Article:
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Timing of lumbar puncture in suspected subarachnoid haemorrhage
  1. Simon Carley, Consultant,
  2. Magnus Harrison, Specialist Registrar
  1. Department of Emergency Medicine, Manchester Royal Infirmary, Oxford Road, Manchester M13 9WL, UK;


    A short cut review was carried out to establish how long after onset of headache a lumbar puncture should be carried out to rule out subarachnoid haemorrhage. Altogether 142 papers were found using the reported search, of which one presented the best evidence to answer the clinical question. The author, date and country of publication, patient group studied, study type, relevant outcomes, results and study weaknesses of this best paper are tabulated. A clinical bottom line is stated.

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    Report by Simon Carley, ConsultantChecked by Magnus Harrison, Specialist Registrar

    Clinical scenario

    A 24 year old man presents to the emergency department (ED) with a sudden, severe occipital headache. He collapsed at the time of the initial headache but now feels better. He had computed tomography performed in the ED, which was negative. He was subsequently referred to the medical team who performed a lumbar puncture (LP) one hour after admission (two hours after the initial headache). This was negative and he was permitted home. One week later he re-presents to the ED by ambulance after another collapse. He is GCS 3 on arrival and dies shortly afterwards. Computed tomography and postmortem examination show the cause of death to be subarachnoid haemmorhage. You wonder if the LP was done too early to spot the original bleed.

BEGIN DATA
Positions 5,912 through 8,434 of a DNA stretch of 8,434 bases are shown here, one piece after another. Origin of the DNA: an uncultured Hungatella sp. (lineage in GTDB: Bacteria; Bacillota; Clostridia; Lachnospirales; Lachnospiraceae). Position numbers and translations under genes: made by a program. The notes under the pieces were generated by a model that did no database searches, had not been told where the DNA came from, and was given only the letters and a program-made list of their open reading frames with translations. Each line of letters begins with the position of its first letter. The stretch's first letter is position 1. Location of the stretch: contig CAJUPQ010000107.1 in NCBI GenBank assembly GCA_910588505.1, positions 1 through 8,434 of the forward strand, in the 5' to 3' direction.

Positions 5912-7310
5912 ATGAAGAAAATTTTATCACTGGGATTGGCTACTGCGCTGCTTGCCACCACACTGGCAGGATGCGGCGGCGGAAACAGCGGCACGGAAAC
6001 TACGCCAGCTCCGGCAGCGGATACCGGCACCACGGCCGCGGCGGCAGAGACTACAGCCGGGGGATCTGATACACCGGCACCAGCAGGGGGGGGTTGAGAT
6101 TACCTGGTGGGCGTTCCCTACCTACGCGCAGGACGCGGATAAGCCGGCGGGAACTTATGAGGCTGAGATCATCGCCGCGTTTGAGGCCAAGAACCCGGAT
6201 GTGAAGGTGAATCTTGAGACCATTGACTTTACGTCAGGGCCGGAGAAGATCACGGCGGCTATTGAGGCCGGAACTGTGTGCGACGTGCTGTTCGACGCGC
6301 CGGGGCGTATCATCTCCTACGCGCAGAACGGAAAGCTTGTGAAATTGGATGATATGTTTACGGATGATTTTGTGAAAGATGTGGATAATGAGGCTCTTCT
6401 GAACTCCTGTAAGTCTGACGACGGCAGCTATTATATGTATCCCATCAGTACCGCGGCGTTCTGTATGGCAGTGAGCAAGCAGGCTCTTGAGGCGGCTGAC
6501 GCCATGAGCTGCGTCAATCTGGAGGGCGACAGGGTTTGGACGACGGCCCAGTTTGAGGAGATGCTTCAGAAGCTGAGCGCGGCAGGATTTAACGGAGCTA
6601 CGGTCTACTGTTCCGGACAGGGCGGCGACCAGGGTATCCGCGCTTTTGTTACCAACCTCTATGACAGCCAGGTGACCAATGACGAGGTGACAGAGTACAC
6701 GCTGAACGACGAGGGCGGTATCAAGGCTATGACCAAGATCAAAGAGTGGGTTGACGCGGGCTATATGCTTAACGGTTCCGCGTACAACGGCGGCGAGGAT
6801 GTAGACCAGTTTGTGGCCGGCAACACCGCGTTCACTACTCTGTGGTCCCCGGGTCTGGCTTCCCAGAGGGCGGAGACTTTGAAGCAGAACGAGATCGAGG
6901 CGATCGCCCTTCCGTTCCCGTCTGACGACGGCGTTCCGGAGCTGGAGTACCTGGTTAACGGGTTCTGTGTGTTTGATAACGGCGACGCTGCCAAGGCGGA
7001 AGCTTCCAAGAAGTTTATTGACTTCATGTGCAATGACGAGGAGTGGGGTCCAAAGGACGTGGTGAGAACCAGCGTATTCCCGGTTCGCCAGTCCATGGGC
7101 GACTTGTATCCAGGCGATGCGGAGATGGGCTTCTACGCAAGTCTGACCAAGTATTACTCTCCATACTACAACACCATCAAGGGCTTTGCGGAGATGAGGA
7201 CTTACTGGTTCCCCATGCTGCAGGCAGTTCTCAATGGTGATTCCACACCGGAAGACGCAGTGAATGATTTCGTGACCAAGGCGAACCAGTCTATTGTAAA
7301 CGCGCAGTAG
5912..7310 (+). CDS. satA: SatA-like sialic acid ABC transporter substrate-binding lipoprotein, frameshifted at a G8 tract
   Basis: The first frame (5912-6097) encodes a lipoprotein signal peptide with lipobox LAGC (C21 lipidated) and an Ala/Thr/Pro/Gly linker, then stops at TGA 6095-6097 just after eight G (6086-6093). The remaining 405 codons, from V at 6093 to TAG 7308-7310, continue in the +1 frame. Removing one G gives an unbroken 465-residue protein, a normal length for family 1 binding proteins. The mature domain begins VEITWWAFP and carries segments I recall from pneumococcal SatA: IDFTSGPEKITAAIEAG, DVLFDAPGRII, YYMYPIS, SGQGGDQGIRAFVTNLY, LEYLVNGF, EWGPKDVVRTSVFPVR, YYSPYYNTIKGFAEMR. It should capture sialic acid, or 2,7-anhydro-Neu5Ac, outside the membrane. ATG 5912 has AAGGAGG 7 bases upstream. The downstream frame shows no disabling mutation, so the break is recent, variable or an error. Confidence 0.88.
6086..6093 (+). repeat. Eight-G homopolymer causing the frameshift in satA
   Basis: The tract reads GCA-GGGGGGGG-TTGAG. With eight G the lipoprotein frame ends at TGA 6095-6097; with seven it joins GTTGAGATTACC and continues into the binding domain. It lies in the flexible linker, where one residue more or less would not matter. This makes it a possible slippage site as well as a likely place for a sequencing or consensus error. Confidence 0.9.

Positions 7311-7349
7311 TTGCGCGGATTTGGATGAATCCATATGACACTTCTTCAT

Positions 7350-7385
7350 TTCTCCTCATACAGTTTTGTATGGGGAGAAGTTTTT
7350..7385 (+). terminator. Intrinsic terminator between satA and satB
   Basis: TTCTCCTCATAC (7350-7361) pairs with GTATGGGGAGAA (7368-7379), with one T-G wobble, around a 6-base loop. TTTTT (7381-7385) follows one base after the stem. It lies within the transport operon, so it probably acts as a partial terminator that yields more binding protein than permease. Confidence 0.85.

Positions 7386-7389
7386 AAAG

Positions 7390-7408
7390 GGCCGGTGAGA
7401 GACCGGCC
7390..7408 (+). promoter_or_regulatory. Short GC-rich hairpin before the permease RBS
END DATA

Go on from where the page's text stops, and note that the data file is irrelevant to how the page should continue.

Three part question

    In [patients with suspected SAH but a negative CT scan] is [late LP (>12 hours) better than early LP] at [definitivly diagnosing SAH]?

    Search strategy

    Medline 1966–10/04 using the Ovid interface. [(exp subarachnoid hemorrhage OR OR subarachnoid AND (exp cerebrospinal fluid OR spinal OR exp spinal puncture OR lumbar OR AND ( OR tim$.mp)] LIMIT to human, English AND abstracts.

    Search outcome

    Altogether 142 papers were found of which one was relevant to the clinical question (table 1).

    Table 1


    It is common practice to withold LP until 12 hours after the headache onset. This is based on limited evidence from a small number of papers in this review. Most patients in studies of bilirubin biokinetics had positive CT scans. As LP is normally reserved for those patients with a negative CT scan they are arguably a different group. Despite these limitations current laboratory work suggests that bilirubin will remain undetectable until 12 hours after symptom onset. This should remain the current practice. What is not shown from the literature is that any patient who had negative initial findings (on early LP) followed by positive findings (on late LP). Such cases would provide a convincing argument, but none were found.


    In patients with suspected subarachnoid bleeds, LP is not an adequate rule out strategy until 12 hours after the headache onset.

    Report by Simon Carley, ConsultantChecked by Magnus Harrison, Specialist Registrar